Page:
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The Ugly Truth Of The Linsanity Debate: It’s Always Racial

By 02.15.12

Jeremy Lin

Lin is a smart point guard with a good jump shot who plays for Knicks head coach Mike D’Antoni. And just like Raymond Felton before him and Steve Nash before him, Lin is playing the best basketball of his life in D’Antoni’s PG-friendly system. That system allowed an All-Star like Nash to become an MVP. It allowed a solid starter like Felton to become a borderline All-Star. And it has allowed a fringe NBA player like Lin to become a solid starter.

The popular belief is that Lin has saved D’Antoni’s job. I’d like to think it was D’Antoni who saved Lin’s career.

Lin took over at point guard for a team racked by injuries at the position and whose No. 1 and No. 2 scorers, Carmelo Anthony and Amar’e Stoudemire, have been on the court together once in the last six games. That means Lin can shoot the ball 19.5 times per game (and average 5.1 turnovers per game), as he has done in his last six, without anybody pulling him aside and reminding him of the certified All-NBA talent surrounding him.

The popular belief is that Anthony is the hungriest of the NBA’s Hungry Hungry Hippos when it comes to his stats, and that upon his return from injury he will make it his mission to stifle Lin’s development. I’d like to think that Lin, like any smart point guard, will take advantage of Anthony’s offensive weaponry and shoot the ball less so ‘Melo can shoot more.

Lin has also benefitted from a schedule so cozy that only a “Jersey Shore” cast member can relate. In his six games of glory he’s faced terrible teams like the Washington Wizards and New Jersey Nets, and terrible defensive point guards like Jose Calderon and Derek Fisher.

The popular belief is that Lin was always this hidden gem of All-Star ability that was simply overlooked and underrated by an NBA scouting and coaching establishment with racist tendencies. I’d like to think that any point guard good enough to make an NBA roster and play 38 minutes per night under Mike D’Antoni would produce similar stats and magical moments against that kind of opposition.

Now would be the right time to admit my own biases. That personally, I grew tired of Linsanity before it existed: Three years ago precisely, when it was only a mild Linterest.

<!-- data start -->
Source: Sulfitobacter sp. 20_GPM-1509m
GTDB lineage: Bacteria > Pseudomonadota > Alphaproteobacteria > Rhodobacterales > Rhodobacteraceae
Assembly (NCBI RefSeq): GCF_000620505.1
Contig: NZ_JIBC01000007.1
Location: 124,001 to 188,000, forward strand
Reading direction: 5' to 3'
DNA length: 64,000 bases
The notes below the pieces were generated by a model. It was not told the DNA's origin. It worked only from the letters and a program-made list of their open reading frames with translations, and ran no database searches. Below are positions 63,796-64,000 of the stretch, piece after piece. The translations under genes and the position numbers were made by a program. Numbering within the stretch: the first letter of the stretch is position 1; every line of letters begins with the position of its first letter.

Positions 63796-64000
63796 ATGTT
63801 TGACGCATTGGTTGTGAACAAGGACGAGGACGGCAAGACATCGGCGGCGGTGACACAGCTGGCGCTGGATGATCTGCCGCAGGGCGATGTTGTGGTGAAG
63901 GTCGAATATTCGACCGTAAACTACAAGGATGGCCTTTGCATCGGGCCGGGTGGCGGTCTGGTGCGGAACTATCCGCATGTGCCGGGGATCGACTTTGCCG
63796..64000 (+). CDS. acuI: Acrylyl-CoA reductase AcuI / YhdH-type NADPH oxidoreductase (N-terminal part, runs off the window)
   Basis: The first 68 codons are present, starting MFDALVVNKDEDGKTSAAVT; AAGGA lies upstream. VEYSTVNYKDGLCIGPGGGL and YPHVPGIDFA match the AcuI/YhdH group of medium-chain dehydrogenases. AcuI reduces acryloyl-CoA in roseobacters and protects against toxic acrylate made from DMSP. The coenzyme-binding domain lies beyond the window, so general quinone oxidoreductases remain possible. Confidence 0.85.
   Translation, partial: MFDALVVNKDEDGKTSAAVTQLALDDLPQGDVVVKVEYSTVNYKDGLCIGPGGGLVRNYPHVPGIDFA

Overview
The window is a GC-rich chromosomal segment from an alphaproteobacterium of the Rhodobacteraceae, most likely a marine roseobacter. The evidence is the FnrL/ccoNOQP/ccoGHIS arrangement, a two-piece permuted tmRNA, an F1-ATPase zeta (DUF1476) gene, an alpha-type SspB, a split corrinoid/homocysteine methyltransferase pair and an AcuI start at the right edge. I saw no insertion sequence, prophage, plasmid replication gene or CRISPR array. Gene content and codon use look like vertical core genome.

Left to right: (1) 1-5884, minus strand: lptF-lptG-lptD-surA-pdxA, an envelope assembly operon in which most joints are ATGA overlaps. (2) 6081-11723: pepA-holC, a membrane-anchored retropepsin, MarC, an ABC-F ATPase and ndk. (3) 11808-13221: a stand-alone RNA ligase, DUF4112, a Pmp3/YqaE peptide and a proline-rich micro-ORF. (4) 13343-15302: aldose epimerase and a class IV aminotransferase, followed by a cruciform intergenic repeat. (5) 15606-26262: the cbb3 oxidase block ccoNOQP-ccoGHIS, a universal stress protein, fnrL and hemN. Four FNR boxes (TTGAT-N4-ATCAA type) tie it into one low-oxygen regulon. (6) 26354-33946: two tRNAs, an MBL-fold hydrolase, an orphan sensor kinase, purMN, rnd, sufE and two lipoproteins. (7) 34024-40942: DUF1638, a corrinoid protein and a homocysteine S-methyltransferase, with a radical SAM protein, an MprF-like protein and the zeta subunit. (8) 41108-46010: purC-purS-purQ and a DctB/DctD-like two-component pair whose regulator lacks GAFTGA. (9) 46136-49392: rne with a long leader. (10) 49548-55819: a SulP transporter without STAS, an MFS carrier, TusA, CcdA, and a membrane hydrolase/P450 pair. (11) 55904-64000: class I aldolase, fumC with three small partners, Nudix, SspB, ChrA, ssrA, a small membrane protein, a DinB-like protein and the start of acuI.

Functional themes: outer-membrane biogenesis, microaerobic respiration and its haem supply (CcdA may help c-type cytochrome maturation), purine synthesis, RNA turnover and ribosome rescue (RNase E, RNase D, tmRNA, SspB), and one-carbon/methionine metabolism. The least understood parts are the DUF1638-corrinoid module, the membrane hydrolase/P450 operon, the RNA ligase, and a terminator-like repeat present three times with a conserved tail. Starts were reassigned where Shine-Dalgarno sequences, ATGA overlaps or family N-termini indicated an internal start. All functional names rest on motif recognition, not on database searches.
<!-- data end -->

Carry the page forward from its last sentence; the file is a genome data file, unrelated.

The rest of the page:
[RELATED: Today In Jeremy Lin Crazy]

Back in 2009, following Lin’s junior year at Harvard, Dime colleague Gerald Narciso penned a feature on Lin for the magazine (Ed. note: We actually posted it today). Good player, I thought. Great story. But after a few months of Lin being a popular topic around the Dime office, I’d had my fill. Later that year, the senior Lin led Harvard into a game against my Georgetown Hoyas and was destroyed: Lin had 15 points, four assists and six turnovers in a 16-point loss, while Hoyas point guard Chris Wright dropped 34 points, four assists and six steals. I figured I’d never hear of the kid again.

In 2010, after Lin went undrafted by the NBA, he made the Golden State Warriors as a summer league walk-on. The same stories resurfaced, on a slightly more national level, and during this round of Linfatuation I almost wrote a piece for Dime‘s NBA season preview issue about how the Harvard grad had become the most overhyped undrafted rookie 12th man on a bad team of all time.

If that’s how I felt about Jeremy Lin then, imagine my feelings now. The full-blown Linsanity of 2012 has, for me, been a little bit like standing in the middle of the crowd at the Teen Choice Awards.

But let’s get back to the race thing.

At least two Black sports personalities already have the bruises to show for enduring the public body shots that come with directing an insult (real or perceived) toward Jeremy Lin. Mayweather is the most prominent. FOX Sports columnist Jason Whitlock is another. Thanks to his wildly misinterpreted “Rudy” quote and depending on the results of his comeback, Carmelo Anthony could easily become the third. Even Kobe Bryant was subject to a bit of backlash after admitting he wasn’t privy to Linsanity before his Lakers gave up 38 points to Lin last Friday.

At risk of joining that list, I will say this:

Jeremy Lin is not a celebrity right now because he’s Asian. But the fact that he’s not Black certainly aids his ascension.

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